Best Spices for Arthritis | Arthritis Foundation (2024)

Best Spices for Arthritis

Season your food with these anti-inflammatory spices.

Often when prepping a meal, food is the primary focus and spices are an afterthought. But when following an anti-inflammatory diet, it’s important to not overlook the benefits of certain spices to season your meals.

“I think people are often surprised at what a great anti-inflammatory source spices can be,” says board-certified sports dietitian Kim Larson, a national spokesperson for the Academy of Nutrition & Dietetics. “But the more anti-inflammatory foods and spices you eat, the more you are tamping down on chronic inflammation.”

Anti-inflammatory Spice Basics
When you have arthritis, your joints and sometimes other parts of your body become inflamed, and many spices inhibit certain inflammatory pathways in the body. And although a dash of cinnamon may not seem like a lot, spices can pack a significant punch when you consume them throughout the day.

“If you do a sprinkle of cinnamon in oatmeal or a smoothie, have some ginger tea mid-morning and something with pepper and garlic for lunch and dinner, it can certainly have an additive effect,” explains Beth McDonald, a nutritionist at The Center for Health and Healing in the Department of Integrative Medicine at Mount Sinai Beth Israel Hospital in New York City. Try to experiment with new recipes and incorporate a spice with an anti -inflammatory benefit with every meal, she says.

With that in mind, here are some anti-inflammatory spices to consider the next time you are in the kitchen.

Garlic is a tasty addition to just about any savory dish. Like onions and leeks, it contains diallyl disulfide, an anti-inflammatory compound that limits the effects of pro-inflammatory cytokines. Therefore, garlic can help fight inflammation and may even help prevent cartilage damage from arthritis.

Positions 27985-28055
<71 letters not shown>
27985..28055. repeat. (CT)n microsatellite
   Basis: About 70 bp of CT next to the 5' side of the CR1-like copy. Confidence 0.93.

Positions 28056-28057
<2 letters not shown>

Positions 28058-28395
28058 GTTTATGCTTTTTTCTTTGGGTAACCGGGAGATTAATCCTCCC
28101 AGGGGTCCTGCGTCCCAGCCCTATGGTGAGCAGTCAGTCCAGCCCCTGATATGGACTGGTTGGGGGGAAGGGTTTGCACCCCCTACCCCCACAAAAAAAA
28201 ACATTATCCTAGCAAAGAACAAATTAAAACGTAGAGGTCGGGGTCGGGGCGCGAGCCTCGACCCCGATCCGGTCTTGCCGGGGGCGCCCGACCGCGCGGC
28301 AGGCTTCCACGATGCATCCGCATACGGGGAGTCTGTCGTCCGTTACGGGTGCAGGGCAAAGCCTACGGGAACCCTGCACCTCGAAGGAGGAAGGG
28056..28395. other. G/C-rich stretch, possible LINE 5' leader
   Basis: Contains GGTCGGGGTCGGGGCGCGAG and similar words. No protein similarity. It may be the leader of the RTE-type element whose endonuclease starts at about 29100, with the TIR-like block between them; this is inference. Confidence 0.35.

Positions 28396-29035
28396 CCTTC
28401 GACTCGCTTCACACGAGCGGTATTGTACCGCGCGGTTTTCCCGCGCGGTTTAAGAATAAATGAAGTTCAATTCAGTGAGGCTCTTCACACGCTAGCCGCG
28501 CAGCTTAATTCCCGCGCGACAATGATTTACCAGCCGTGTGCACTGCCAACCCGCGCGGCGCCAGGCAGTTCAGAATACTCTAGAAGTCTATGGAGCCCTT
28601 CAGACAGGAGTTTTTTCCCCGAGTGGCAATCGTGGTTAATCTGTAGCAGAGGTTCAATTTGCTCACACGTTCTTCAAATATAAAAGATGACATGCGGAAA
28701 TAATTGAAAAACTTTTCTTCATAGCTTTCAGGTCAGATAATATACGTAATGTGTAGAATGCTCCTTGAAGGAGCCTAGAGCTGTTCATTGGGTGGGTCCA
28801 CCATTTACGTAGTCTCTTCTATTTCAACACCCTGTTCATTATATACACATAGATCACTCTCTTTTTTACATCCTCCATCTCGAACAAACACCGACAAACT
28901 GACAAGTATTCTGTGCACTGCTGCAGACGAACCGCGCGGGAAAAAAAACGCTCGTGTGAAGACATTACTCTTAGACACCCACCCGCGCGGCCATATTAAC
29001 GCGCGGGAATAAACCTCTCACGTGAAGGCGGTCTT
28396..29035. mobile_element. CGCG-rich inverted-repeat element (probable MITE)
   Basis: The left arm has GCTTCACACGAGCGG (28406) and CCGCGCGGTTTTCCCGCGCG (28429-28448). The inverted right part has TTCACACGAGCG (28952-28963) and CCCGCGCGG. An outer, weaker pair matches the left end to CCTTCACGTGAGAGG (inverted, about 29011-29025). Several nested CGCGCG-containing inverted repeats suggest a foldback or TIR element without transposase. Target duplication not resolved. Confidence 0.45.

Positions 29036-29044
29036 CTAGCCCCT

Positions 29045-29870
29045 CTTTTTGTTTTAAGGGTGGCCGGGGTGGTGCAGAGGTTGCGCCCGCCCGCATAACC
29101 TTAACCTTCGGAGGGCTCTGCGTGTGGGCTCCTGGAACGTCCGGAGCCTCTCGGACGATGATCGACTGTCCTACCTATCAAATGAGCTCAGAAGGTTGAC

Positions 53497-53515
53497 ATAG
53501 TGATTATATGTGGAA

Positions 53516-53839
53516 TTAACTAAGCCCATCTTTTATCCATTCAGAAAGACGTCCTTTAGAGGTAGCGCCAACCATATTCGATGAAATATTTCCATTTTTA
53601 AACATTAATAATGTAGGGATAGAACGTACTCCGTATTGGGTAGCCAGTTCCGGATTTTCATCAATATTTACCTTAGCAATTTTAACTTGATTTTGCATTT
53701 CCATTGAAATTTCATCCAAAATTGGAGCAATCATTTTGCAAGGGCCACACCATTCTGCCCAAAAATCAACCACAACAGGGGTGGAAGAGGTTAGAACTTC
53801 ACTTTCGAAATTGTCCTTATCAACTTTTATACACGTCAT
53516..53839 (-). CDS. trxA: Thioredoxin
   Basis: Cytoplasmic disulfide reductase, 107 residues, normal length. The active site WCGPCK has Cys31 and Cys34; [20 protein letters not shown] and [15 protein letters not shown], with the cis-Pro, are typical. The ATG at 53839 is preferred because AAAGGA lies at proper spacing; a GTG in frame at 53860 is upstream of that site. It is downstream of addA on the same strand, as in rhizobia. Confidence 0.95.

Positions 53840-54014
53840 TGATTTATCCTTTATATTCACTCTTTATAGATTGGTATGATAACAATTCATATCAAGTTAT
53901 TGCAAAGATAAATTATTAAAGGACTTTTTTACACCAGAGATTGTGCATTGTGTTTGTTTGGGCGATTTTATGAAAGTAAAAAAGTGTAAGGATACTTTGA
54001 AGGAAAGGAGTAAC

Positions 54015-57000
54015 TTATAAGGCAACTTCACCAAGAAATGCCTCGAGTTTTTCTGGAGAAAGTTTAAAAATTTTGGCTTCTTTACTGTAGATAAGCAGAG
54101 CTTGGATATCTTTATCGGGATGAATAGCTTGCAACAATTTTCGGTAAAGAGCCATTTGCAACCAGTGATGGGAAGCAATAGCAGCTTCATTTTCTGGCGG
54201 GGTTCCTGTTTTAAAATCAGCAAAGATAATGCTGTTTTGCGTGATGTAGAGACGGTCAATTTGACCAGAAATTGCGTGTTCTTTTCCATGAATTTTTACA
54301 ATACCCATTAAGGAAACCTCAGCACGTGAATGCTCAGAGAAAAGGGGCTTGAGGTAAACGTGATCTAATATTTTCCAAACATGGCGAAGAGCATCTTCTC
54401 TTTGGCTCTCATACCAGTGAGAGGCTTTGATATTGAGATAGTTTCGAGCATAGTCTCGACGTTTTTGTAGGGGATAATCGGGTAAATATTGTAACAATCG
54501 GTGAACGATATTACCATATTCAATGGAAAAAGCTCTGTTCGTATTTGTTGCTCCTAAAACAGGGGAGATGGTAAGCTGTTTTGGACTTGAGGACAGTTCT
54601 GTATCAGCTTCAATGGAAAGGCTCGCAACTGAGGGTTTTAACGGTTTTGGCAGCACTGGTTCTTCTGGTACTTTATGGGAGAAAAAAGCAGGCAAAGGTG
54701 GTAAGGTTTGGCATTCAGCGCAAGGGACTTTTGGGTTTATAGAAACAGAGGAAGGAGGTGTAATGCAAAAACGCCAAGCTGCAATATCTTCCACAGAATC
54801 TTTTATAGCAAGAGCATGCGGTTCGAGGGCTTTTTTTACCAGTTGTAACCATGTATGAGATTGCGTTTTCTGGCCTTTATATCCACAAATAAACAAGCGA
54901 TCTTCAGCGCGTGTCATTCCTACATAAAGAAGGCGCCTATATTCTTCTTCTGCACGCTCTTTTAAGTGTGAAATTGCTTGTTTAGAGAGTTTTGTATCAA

Tip: Opt for fresh garlic from the produce section of your market. Preservatives may be added to bottled garlic and processing, which may decrease some of its strength.

Curcumin is the active chemical in turmeric root; it blocks inflammatory cytokines and enzymes in two inflammatory pathways. Several human trials have shown an anti-inflammatory benefit, which can translate to reduced joint pain and swelling. The yellow spice is popular in curries and other Indian dishes.

Tip: It is most effective when eaten with black pepper, which helps the body absorb it better.

Gingerol and shogaol are the chemicals in ginger that block inflammation pathways in the body. Along with its anti-inflammatory properties, some studies have shown ginger can also reduce osteoarthritis symptoms, although other studies do not find such benefit.

Tips: Ginger is a versatile spice and can go in both sweet and savory dishes. It’s best to use it in its fresh form. A great way to add ginger to your diet is to boil it into a tea: Put a one- to two-inch piece of fresh ginger root in boiling water for 30 to 60 minutes.

Cinnamon contains cinnamaldehyde and cinnamic acid, both of which have antioxidant properties that help inhibit cell damage caused by free radicals. However, studies say more research is needed to make formal recommendations about its use.

Tip: Cinnamon is delicious mixed with oatmeal or added to smoothies, but it’s not strong enough on its own to offer a therapeutic effect. Used in combination with other foods and spices, it may offer a cumulative anti-inflammatory effect over the course of the day.

Chili peppers contain natural compounds called capsaicinoids, which have anti-inflammatory properties. Cayenne and other dried chilies spice up sauces, marinades and rubs.

Tip: Chilies can be hot, so start with just a dash or two.

General Tips for Using Spices
When trying a new spice, start small and add more after you’ve taste-tested your dish. Anywhere from a half teaspoon to a full teaspoon is generally a good place to start for most spices, except cayenne (start with a ¼ tsp or less).A good rule of thumb with spices is “fresh is best.” But experts say bottled spices can pack a punch too. “Spices are already dehydrated so the antioxidants are concentrated in a small, powerful amount,” Larson explains.

Remember the wide variety of foods you can spice up. They are wonderful in rubs, marinades and sauces; on steamed or roasted vegetables; mixed into pasta, potatoes, rice, couscous and quinoa; and in soups and stews.